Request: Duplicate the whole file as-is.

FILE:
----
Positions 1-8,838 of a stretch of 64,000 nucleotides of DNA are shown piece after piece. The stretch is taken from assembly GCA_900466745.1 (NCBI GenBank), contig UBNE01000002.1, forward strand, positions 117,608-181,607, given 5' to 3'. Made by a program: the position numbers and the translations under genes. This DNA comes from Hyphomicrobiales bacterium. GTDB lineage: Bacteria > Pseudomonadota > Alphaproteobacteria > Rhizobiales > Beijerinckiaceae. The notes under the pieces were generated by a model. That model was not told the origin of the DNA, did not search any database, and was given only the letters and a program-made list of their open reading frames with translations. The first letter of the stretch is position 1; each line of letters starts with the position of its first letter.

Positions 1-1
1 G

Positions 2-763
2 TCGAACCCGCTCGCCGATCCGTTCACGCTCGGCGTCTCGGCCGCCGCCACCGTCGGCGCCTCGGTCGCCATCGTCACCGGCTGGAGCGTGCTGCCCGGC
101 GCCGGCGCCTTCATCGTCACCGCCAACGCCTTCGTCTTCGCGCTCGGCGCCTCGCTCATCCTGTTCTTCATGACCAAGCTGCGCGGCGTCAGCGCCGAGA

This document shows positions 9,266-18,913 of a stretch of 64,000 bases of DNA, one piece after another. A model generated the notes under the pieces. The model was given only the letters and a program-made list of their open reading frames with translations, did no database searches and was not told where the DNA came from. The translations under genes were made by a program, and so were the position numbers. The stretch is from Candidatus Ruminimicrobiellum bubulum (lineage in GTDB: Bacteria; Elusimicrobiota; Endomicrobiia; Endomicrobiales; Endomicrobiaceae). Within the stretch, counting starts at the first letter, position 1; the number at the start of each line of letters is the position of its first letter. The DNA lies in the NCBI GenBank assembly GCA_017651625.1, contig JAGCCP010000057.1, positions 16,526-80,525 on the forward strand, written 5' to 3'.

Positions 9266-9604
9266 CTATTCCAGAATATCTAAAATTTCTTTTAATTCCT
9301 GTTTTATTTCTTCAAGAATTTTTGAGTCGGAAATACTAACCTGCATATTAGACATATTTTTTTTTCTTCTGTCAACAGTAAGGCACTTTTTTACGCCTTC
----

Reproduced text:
Positions 1-8,838 of a stretch of 64,000 nucleotides of DNA are shown piece after piece. The stretch is taken from assembly GCA_900466745.1 (NCBI GenBank), contig UBNE01000002.1, forward strand, positions 117,608-181,607, given 5' to 3'. Made by a program: the position numbers and the translations under genes. This DNA comes from Hyphomicrobiales bacterium. GTDB lineage: Bacteria > Pseudomonadota > Alphaproteobacteria > Rhizobiales > Beijerinckiaceae. The notes under the pieces were generated by a model. That model was not told the origin of the DNA, did not search any database, and was given only the letters and a program-made list of their open reading frames with translations. The first letter of the stretch is position 1; each line of letters starts with the position of its first letter.

Positions 1-1
1 G

Positions 2-763
2 TCGAACCCGCTCGCCGATCCGTTCACGCTCGGCGTCTCGGCCGCCGCCACCGTCGGCGCCTCGGTCGCCATCGTCACCGGCTGGAGCGTGCTGCCCGGC
101 GCCGGCGCCTTCATCGTCACCGCCAACGCCTTCGTCTTCGCGCTCGGCGCCTCGCTCATCCTGTTCTTCATGACCAAGCTGCGCGGCGTCAGCGCCGAGA

This document shows positions 9,266-18,913 of a stretch of 64,000 bases of DNA, one piece after another. A model generated the notes under the pieces. The model was given only the letters and a program-made list of their open reading frames with translations, did no database searches and was not told where the DNA came from. The translations under genes were made by a program, and so were the position numbers. The stretch is from Candidatus Ruminimicrobiellum bubulum (lineage in GTDB: Bacteria; Elusimicrobiota; Endomicrobiia; Endomicrobiales; Endomicrobiaceae). Within the stretch, counting starts at the first letter, position 1; the number at the start of each line of letters is the position of its first letter. The DNA lies in the NCBI GenBank assembly GCA_017651625.1, contig JAGCCP010000057.1, positions 16,526-80,525 on the forward strand, written 5' to 3'.

Positions 9266-9604
9266 CTATTCCAGAATATCTAAAATTTCTTTTAATTCCT
9301 GTTTTATTTCTTCAAGAATTTTTGAGTCGGAAATACTAACCTGCATATTAGACATATTTTTTTTTCTTCTGTCAACAGTAAGGCACTTTTTTACGCCTTC